Hiding Behind Insulation

It is amazing how many times I find water damage hidden behind rim joist insulation. Looking at the photos, you can see previous repair attempts, including a pound of caulking! Certainly recommend close inspection of joist bays if accessable. Especially below doors and at deck ledger boards. :slight_smile:

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Those of us that have repaired much ill installed door and deck ledger damage are right there with you.

Good catch John. I always make sure to move all rim joist installation. This part of the inspection is when I’m thankful that I’m 6’5.

Nice find John. I like it when you find this also.

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Good find, and something not to forget.

That house must have been built in the mid 80’s from the look of things. :slight_smile:

From an inspection this week.

Mike, any idea what cause the leak? Door above, entrance porch slab, deck ledger?
It won’t be long with this wafer junk, you can see where the glue joint is letting go on that I-joist. :):smiley:

You’re not serious, right?

I could see it maybe under doors but ALL of it?

Yes sir I’m serious I look behind all of it.

Must not have too many crawlspaces over your way, eh?

I try to inspect joist bays that are below doors and connected to deck ledgers. It would take too much time to remove insulation at every accessible bay.

Beautiful maintenance free deck built with the house in '02 using a trex or similar product. House is virtually unlived in, built by an older couple. The deck “boards” swelled up, and didnt allow drainage, which around here means with rain/snow/freeze/thaw = large piles of snow and ice on the deck, and tremendous weight added. The deck now pools water, about 1/4 inch. Had it been built poorly, it would be worse, but it is built with 2x10’s, with more than adequate support, just not enough to handle the thousands of pounds of snow times many winters. This backed up water against the house, and it found a way in. This is near the middle of the deck, and my guess is this is where the flashing is lapped, it was only showing moisture damage here, not the whole length. This is the Eave end of the house, with no gutters above it, so between the square footage of the deck plus the roof, there has been lots of water pouring on the deck.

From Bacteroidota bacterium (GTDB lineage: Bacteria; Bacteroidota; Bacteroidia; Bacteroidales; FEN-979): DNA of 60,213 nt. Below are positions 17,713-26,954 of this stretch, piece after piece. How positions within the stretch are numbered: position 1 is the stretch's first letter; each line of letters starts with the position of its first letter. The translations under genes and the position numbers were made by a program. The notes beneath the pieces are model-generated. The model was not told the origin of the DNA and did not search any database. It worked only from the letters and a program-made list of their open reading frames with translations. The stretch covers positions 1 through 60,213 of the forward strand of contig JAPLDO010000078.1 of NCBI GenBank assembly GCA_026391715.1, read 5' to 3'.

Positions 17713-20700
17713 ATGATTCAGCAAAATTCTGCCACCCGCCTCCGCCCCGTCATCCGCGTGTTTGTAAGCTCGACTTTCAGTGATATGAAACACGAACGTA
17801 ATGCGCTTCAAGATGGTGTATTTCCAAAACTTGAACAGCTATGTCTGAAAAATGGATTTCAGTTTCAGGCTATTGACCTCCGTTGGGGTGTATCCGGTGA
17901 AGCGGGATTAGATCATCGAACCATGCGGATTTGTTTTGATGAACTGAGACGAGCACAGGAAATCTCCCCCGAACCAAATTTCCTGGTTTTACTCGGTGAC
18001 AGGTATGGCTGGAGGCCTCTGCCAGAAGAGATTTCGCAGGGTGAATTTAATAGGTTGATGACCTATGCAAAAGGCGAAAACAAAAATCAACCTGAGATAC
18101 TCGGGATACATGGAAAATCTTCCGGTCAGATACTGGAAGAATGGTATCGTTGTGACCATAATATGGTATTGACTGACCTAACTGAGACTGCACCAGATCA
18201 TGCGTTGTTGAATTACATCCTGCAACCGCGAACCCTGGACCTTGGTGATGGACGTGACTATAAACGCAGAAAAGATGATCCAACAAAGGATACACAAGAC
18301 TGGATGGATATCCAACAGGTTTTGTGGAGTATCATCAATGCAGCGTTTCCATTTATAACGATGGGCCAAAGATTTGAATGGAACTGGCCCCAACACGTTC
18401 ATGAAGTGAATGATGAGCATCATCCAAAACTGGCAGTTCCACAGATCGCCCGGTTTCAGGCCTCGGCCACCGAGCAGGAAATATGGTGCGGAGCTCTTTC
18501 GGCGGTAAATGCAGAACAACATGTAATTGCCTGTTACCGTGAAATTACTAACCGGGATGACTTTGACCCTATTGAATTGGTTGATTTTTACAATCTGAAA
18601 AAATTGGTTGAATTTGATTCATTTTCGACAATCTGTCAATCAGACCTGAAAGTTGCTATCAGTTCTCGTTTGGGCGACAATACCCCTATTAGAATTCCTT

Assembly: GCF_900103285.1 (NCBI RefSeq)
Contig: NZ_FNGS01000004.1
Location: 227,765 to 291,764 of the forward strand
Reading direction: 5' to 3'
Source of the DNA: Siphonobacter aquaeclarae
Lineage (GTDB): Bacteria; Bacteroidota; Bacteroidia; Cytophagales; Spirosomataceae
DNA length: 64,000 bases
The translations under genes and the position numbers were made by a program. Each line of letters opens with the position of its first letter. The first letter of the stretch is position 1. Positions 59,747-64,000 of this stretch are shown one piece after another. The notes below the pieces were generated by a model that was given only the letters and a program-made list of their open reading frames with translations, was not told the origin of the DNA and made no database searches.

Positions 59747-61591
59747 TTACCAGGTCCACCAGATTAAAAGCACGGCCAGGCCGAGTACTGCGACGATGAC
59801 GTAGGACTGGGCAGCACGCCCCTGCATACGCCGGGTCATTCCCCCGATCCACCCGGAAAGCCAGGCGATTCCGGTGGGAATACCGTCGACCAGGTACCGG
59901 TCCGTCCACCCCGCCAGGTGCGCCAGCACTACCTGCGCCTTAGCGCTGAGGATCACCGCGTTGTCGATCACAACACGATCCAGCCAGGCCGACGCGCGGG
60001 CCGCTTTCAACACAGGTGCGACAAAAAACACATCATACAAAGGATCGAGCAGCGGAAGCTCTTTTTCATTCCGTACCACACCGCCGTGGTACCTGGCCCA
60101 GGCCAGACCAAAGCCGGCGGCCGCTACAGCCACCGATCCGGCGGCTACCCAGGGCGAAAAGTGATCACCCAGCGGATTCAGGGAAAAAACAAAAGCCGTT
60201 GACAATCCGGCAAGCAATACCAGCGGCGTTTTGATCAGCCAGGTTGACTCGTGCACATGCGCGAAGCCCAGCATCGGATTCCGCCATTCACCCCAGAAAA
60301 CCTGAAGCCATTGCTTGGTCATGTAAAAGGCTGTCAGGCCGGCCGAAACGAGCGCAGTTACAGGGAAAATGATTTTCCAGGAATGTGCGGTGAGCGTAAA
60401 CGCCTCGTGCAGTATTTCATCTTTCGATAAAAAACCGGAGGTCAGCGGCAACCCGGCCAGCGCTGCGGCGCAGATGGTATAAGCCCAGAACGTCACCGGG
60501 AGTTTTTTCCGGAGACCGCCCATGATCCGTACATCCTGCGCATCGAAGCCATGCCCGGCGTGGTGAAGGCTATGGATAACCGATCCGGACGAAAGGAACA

Good synopsis Mike. That explains it. That is why when I build a deck like that, I first cover the top of the ledger board with vycor flashing and then install the copper or plastic L flashing and then flash it again with a vycor flashing on the vertical wall with the WRB draped on top of that. Prooves good for that kind of water intrusions at the lap joints.

Wasn’t there a gap between the deck boards if this was composite decking?
That stuff will expand up to 1/2" in twenty feet and 1/8" width wise.
But when it is cold it shrinks, so you would think the gaps created would provide the proper drainage to prevent ice buildup.

Just a question I guess. I’m a fanatic when it comes to what caused it. :slight_smile:

Thanks for your explanation. Good points to remember when we look at decks, and more reason to check inbetween the joist and band joist when accessible.

There have been a number of defective maintenance free decking that inst supposed to swell that did. I know one house that the decking was replaced free of charge because it held water. The Hot/cold does cause expansion/contraction, but the defective ones swelled due to moisture. Some if the plastic “boards” use wood fiber as a filler that eventually swelled.


Hopefully, I don’t come across that product, for someone will hear about it. ;):slight_smile:


Plastic L is not something I’ve used… Why plastic L Marcel? Copper I understand, I’m assuming the Plastic L wears better “up there” (by YOU) than does galvy? Forgive my ignorance :-), we’re much drier here than are you! I’ve used galvy and a config much like your own…or, minus the plastic L exactly like that. :slight_smile:

The vycor, is that a self adhering or similar? I’m trying to remember the name of the butyl type I’ve use. Some of the self adhering types are my favorite in those areas as well to go over the flashing/L and be an intermediary between the metal and the draped over Moisture Barrier.



Tim, the ledger flashings sold up here are made in copper and plastic.
Some owners will buy the plastic to save money, the copper is real expensive, but that is my preference also. :slight_smile:

What’s that?!!! :twisted:

I only see that in about 1-10 homes! 8-

Makes my life easier though!

David, so do you call it out when it is not there?:slight_smile:

Catch it quick, it isn’t all that hard to fix.

Catch it much later, it’s a real bear!

Is Your house leaking? Have you checked? You should!